Our loan portfolio grew 3% to $13.1 billion during the quarter with the most significant growth in the C&I segment. The commercial real estate loans and residential mortgages also grew as we began to see the benefits of the investments we are making in these areas. As a result of our strategies to grow loans and improve credit quality, interest earning loans, that is total loans net of nonaccrual loans, grew by nearly $1 billion on a year-over-year basis to $12.6 billion from $11.6 billion a year ago.

Total deposits and customer funding of $16.1 billion was up $184 million. We continue to optimize our funding cost by driving non-customer network transaction deposits and brokered CDs down another 10% this quarter, while growing in savings and interest-bearing demand deposits.

As you know, we completed a $300 million debt offering in late March and used a portion of the net proceeds to repay half of our TARP. Despite the added interest expense, our net interest margin was 3.29%, down only three basis points from last quarter. We expect to repay the remaining TARP during the third or fourth quarter and will do so in a shareholder-friendly manner as possible.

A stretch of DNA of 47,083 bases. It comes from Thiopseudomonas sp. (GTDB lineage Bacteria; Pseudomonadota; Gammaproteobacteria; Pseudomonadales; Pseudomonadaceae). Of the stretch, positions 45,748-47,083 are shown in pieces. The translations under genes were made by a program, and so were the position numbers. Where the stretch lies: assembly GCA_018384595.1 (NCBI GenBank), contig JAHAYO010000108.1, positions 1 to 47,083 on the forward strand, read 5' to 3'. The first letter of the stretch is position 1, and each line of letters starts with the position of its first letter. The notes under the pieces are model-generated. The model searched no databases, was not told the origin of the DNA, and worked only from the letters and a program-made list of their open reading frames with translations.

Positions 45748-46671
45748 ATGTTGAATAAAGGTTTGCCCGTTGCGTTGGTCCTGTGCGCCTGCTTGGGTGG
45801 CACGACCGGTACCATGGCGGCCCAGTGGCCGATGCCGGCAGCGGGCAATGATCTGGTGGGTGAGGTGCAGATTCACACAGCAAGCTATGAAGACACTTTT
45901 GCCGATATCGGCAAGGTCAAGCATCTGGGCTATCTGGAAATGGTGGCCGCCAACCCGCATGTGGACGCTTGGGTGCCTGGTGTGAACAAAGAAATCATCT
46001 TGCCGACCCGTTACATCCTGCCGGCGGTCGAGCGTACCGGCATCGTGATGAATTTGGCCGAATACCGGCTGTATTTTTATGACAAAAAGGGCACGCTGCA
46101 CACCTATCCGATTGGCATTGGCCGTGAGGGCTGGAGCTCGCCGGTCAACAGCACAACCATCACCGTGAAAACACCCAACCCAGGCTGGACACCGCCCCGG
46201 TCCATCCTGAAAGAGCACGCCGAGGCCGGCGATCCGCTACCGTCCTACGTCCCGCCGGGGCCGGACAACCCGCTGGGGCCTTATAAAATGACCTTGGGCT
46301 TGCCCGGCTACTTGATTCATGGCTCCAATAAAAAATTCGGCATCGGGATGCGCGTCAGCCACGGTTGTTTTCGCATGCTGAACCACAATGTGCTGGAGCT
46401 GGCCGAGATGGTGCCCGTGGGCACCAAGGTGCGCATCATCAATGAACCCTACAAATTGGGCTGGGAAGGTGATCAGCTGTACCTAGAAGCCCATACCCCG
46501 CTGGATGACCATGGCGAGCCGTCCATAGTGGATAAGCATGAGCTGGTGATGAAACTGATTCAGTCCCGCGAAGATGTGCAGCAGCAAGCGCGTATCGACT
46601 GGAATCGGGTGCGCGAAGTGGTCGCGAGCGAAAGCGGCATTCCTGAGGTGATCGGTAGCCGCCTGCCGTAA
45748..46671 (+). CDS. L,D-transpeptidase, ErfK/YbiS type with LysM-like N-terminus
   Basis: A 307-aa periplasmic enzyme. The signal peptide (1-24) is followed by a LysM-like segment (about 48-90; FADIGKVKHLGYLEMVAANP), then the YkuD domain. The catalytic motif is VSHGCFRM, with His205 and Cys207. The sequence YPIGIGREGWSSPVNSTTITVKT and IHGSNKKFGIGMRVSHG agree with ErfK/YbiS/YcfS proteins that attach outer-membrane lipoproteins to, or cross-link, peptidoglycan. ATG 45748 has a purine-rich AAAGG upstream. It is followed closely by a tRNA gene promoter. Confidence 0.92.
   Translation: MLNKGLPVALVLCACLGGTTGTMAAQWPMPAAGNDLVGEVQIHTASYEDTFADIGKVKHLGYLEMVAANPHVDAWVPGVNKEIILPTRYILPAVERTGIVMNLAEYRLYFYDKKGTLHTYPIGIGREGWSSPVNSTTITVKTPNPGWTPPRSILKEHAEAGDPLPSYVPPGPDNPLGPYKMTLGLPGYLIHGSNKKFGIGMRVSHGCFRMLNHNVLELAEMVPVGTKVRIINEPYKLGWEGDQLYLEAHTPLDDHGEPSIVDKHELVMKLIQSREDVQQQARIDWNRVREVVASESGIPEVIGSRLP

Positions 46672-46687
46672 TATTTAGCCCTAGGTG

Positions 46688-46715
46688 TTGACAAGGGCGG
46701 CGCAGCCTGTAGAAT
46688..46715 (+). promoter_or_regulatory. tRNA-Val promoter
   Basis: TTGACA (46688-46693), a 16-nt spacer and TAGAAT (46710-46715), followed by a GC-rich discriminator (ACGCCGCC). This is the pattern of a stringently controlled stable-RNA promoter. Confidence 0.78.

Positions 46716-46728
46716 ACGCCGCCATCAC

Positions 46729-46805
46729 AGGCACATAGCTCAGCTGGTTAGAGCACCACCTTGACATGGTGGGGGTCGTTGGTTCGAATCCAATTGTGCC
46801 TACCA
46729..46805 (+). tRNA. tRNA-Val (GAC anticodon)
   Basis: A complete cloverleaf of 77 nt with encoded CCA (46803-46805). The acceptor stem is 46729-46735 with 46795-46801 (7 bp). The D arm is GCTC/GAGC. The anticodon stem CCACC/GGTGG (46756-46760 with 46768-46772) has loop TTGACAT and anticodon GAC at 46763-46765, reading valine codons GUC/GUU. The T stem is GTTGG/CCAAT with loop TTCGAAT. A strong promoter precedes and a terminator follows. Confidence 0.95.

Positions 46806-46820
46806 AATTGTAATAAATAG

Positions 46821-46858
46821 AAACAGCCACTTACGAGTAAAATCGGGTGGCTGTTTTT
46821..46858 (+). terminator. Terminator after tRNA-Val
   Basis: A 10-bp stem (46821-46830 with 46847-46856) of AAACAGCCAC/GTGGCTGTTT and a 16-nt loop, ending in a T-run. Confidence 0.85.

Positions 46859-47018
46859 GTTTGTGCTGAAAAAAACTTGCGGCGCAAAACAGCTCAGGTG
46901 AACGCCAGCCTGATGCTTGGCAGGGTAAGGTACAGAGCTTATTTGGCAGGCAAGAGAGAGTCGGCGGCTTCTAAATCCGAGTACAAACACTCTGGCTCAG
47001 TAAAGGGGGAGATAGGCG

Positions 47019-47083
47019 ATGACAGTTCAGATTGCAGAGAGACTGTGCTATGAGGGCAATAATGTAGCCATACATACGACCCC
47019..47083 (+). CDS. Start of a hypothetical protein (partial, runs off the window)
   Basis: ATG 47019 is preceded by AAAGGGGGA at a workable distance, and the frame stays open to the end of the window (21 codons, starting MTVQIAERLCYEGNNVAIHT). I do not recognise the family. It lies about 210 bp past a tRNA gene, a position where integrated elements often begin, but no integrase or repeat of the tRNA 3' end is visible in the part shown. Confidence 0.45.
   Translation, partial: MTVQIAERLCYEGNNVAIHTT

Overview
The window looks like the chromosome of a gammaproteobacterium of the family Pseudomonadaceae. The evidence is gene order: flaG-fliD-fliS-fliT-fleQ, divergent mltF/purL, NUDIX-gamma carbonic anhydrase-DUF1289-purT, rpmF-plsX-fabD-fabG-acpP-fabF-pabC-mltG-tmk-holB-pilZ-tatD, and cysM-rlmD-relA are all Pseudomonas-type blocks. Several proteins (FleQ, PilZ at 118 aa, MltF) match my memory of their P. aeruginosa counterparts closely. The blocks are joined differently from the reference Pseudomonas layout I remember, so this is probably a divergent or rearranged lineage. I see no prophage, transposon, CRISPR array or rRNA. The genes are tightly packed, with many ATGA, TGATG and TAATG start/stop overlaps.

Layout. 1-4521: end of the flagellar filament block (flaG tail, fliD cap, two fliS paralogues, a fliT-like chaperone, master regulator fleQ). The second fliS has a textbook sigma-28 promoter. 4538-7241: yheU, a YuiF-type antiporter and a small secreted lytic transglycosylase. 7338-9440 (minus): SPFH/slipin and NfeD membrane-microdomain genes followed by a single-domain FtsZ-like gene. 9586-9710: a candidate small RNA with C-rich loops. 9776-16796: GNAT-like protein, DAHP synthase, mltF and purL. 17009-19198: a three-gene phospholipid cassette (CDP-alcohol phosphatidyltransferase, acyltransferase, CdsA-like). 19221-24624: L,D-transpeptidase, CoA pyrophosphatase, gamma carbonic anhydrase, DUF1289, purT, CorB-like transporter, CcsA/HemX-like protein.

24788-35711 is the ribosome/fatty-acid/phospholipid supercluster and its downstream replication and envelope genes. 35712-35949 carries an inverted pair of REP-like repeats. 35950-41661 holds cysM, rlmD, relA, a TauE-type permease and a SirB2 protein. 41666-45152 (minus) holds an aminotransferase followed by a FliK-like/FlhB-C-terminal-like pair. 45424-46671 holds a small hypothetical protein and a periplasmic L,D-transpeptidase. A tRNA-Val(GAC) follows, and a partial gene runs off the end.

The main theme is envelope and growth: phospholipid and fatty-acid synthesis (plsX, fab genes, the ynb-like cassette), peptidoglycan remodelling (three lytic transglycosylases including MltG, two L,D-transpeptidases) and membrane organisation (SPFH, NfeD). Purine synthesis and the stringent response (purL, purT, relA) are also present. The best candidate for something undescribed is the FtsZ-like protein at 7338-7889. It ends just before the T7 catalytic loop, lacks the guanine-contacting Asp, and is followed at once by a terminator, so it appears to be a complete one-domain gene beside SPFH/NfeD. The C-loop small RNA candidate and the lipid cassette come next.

We continue to be pleased with the ongoing improvement in our credit quality indicators including a 4% decline in nonaccrual loans this quarter. Nonaccruals of $468 million are at the lowest level in six quarters and represent 3.6% of total loans down from 3.9% last quarter and a high of almost 9% during the first quarter of 2010.

Importantly, potential problem loans declined to $213 million or 23% from the first quarter. We recorded a provision for loan losses of $16 million, left the net charge-off to $45 million. The lower provision and reserve release were driven by the ongoing improvement in the credit quality of our loan portfolio. Our capital ratio has remained very strong with Tier 1 common ratio of 12.61% and a total capital ratio of 17.5% at June 30th.

If you go to slide five, you'll find some information about our regional economy. The upper Midwest continues to be a positive place for business and banking. Jobs, output, and the outlook for growth are all moving in the right direction. The unemployment rate in each of our Midwestern states remains below the national average. In fact, most major metro areas in our footprint posted significant job gains year over year and year to date.

What we are seeing in terms of loan growth is consistent with recent news about improvements in unemployment and a pick-up in manufacturing in the Midwest.